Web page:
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Waltz's Theory Of Neorealism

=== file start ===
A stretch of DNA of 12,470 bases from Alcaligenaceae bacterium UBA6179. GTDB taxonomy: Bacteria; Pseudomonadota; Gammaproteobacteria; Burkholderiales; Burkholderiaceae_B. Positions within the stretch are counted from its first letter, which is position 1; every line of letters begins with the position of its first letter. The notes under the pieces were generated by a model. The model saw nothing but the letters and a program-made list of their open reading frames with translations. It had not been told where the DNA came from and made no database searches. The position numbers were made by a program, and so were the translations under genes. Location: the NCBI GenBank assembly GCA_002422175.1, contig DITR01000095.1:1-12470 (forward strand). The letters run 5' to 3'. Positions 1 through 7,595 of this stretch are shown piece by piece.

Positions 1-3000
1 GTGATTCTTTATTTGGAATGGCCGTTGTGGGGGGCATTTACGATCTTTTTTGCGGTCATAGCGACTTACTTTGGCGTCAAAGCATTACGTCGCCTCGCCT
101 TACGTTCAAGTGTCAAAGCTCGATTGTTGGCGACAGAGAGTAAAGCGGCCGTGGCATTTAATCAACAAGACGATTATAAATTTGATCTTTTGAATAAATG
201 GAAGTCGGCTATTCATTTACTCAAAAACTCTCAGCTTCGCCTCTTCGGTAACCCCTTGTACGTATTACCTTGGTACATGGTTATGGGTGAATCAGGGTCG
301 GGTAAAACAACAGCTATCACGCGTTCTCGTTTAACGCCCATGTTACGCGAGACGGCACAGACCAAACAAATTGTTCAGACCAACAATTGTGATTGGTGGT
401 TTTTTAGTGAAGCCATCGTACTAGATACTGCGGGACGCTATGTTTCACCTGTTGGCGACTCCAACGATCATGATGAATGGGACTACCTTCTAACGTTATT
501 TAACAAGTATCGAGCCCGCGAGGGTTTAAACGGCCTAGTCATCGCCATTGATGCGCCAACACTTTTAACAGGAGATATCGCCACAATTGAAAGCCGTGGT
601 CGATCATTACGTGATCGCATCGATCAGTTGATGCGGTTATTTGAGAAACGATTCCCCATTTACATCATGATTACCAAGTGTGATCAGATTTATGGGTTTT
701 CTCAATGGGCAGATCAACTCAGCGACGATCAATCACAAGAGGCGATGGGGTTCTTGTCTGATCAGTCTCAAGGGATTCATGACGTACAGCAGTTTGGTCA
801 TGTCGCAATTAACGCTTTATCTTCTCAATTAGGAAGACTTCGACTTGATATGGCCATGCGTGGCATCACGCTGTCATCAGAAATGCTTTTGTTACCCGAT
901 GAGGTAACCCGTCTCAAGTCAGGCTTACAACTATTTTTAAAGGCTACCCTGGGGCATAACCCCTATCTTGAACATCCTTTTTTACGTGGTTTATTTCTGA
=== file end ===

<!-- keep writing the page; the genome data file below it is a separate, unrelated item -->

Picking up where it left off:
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Why do many neorealists liken states in the international system to firms in a capitalist market? How valid is that analogy? Neorealism has emerged as a contemporary theory that attempts to explain the interaction of states on an international level. Oftentimes neorealists compare states in the international system and firms in a capitalist market. There are a number of factors that can be described as similarities or differences between the two and for the sake of brevity, only a few will be discussed below. The factors that I will look at are: the state of anarchy, an overarching regulatory body, their main objective, ranking and sovereignty. This is by no means an exhaustive list. By the end, I will strive to determine whether this analogy is accurate and, if it is, to what extent. Kenneth Waltz is the father of neorealism. His book, Theory of International Politics, departs from the classical and neoclassical realism theories. Instead Waltz sets out to prove his international relations theory in a scientific manner, while choosing to ignore the normative concerns of classical and neoclassical realism (Jackson and Sørensen, 2003: 84). The theory of neorealism – or structural realism – focuses on structures (and on the interacting units, the constants and the changes of the system) as the determinative powers within the scope of international relations (main principle of those being that of anarchy). Jackson and Sørensen (2003: 84) also point out that actors are viewed
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